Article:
Does blogging make you fat? Evidence that deadlines make for poor diets

Yesterday, the Vancouver Sun ran an interesting article in it’s weekly Health feature; Deadlines make for bad diets.

They reported the results of a paper published in the journal Physiology and Behavior (I have a soft spot for this journal; it’s where I published my very first scientific paper about yo-yo dieting and weight gain in mice, way back in 1990).

Researchers asked the question “does performing knowledge-based work (e.g. sitting at a desk analyzing data, writing computer code, drafting papers, reports or blog posts) lead to weight gain?”.


Of course we all know that prolonged sitting and lack of physical activity contribute to weight gain. Move less, burn fewer calories, gain weight. But what’s new about this study is the observation that knowledge-based work is often time sensitive and that the stress caused by meeting a deadline may result in overeating upon completion of the task.

The researchers took two groups of women (group sizes were small, only 15 women per group, so results need to interpreted cautiously). One group was asked to read an excerpt of text and was then given 45 minutes to write a response. The second (control) group was asked to sit quietly for the same period of time. At the end of the test period, both groups were offered access to an all-you-can-eat buffet.


Guess what they found.

The group of women who performed the writing task ate an average of 230 calories more than the group who sat thinking quietly! In addition, food logs kept by the participants indicated that the ‘work’ group did not compensate for these excess calories by eating less through the rest of the day.

The authors also measured circulating cortisol levels (cortisol is known as the ‘stress hormone’ and has been implicated as a food craving trigger). No surprise, the ‘work’ group had higher cortisol levels than the control group. But interestingly enough, they didn’t report feeling any more stressed than their ‘resting’ counterparts and were unaware of their overeating.

In a followup study (using similar protocols), the ‘work’ group not only ate more at lunch when compared with controls, but also experienced greater fluctuations in blood sugar levels while performing the task. The authors argue that our brains may seek extra food to help stabilize blood sugars after doing ‘work’ just like our muscles need to refuel after a weight training session.

What does it all mean?

Sitting at a desk and performing mental work under a deadline may contribute to weight gain by elevating stress levels and making you more prone to mindless eating.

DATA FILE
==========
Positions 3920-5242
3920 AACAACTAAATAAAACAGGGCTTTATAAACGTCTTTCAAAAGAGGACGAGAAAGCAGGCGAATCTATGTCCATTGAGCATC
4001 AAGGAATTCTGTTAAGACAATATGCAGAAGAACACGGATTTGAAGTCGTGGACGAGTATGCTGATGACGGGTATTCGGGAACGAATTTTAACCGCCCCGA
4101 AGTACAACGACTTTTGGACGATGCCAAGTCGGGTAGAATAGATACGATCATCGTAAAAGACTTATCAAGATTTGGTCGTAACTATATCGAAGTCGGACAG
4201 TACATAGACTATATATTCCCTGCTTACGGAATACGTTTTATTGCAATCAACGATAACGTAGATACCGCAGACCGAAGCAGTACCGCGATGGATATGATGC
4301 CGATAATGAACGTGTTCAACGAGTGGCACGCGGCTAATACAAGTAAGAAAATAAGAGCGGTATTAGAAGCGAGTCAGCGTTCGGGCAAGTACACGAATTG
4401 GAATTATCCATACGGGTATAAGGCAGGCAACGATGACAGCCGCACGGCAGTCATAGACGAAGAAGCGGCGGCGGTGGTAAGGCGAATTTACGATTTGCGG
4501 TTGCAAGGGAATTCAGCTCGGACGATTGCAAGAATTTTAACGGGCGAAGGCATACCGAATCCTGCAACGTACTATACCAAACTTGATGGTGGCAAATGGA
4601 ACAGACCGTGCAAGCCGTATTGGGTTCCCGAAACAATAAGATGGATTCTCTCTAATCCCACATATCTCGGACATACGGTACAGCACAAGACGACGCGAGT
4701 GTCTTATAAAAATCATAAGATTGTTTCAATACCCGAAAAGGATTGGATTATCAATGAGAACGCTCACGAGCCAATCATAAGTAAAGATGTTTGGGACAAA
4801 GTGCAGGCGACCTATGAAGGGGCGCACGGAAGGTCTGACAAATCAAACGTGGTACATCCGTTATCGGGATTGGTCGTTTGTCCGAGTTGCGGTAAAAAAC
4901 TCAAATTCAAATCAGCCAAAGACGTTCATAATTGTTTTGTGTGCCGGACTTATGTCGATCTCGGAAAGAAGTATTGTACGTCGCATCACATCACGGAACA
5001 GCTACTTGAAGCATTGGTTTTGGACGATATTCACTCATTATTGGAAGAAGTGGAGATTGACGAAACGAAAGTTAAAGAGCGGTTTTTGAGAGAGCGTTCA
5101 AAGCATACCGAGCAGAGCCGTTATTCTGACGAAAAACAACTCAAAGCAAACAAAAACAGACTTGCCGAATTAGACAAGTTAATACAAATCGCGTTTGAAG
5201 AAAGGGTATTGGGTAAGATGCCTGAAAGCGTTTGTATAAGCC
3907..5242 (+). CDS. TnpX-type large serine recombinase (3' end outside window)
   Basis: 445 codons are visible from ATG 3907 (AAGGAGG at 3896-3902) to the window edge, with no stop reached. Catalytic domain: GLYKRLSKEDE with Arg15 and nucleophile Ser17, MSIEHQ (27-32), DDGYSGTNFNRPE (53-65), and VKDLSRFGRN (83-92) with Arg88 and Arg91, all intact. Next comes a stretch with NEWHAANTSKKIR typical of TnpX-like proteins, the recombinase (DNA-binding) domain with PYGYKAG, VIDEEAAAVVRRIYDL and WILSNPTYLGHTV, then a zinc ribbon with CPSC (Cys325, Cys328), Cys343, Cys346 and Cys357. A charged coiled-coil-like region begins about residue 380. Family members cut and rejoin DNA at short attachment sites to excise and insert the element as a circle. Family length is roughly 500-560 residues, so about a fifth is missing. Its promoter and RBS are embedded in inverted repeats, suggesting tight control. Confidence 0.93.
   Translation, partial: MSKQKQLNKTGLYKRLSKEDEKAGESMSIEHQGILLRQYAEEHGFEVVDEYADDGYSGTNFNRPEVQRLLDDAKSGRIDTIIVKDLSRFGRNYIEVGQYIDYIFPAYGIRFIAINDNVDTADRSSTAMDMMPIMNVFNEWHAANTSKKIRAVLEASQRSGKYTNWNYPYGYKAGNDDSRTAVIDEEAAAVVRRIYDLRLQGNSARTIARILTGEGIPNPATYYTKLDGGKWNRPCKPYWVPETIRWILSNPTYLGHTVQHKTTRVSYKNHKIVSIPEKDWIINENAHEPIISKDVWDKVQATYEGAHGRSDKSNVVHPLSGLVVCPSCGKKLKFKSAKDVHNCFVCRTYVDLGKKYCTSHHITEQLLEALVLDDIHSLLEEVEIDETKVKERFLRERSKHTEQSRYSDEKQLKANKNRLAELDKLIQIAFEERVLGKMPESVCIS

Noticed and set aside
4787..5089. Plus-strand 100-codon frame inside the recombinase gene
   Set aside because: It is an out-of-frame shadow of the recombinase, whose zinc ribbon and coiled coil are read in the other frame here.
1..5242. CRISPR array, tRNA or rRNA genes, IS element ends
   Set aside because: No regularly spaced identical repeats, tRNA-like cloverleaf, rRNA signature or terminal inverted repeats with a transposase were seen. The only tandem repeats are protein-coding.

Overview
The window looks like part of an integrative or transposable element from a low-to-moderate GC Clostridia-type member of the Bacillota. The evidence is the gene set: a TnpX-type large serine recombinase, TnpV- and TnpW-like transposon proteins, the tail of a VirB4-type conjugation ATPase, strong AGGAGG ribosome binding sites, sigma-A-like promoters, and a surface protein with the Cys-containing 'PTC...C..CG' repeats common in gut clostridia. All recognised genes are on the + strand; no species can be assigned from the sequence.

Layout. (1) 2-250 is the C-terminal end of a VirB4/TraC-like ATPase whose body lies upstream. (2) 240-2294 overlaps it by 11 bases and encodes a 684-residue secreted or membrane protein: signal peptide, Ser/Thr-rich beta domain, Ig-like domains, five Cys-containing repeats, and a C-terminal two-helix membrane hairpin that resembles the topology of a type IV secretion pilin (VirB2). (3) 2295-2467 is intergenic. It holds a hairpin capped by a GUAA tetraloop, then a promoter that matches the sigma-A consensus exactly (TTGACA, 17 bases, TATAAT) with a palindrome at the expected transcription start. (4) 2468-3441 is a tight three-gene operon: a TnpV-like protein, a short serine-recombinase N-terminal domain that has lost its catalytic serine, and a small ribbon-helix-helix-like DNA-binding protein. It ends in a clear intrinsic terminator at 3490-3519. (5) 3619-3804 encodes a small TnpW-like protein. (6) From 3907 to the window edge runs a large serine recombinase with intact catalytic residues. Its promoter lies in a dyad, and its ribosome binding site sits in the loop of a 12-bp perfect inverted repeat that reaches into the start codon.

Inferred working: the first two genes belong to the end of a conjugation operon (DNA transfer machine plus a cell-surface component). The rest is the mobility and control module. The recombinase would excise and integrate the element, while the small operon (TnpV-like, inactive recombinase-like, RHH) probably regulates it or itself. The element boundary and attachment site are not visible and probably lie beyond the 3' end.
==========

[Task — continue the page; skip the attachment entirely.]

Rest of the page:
So what’s a desk worker (or blogger) to do? Well, I believe that knowledge is power. Just knowing that you’re more likely to overeat upon the completion of a stressful task allows you to plan.

  • Plan healthy snacks and meals when you’re working on a deadline
  • Eat in the kitchen (mindfully), not at your desk (mindlessly)
  • Cut back on the caffeine. It may fuel creativity, but at the expense of elevated cortisol
  • Keep a water bottle handy; staying hydrated will suppress your appetite and keep your mouth busy
  • Take mini-exercise breaks during your work day; physical activity reduces stress (as do yoga and knitting)

What are you waiting for? Drop and give me 10! (Pushups, crunches, squats or rows; take your pick!)

Do you find yourself eating more when you’re under stress?

Are particular foods more appealing to you during stressful times?

Please hit me up in the comments section below!

Looking for an inexpensive way to jump-start your journey to fitness and health? Join my online Bootcamp today! Get more info by clicking the image below.

Looking for an inexpensive way to jump-start your journey to fitness and health? Join my online Bootcamp today! Get more info by clicking the image below.


  1. You’ve confirmed what I’ve been worrying about. Must. Get. Off. The. Computer.
    Great post!

  2. I can see why so many people struggle with healthy eating when braced over a desk with hefty, perpetual deadlines. I’ve found that taking breaks to eat those balanced, healthy snacks and meals makes a huge difference in my writing efficiency and creativity in addition to promoting fitness. Fantastic post!

    • Totally agree. Nothing sucks the creativity out of me more than long stretches of sitting and staring at a screen. I’m extremely mindful of eating while writing (plus, I don’t like crumbs on my keyboard!)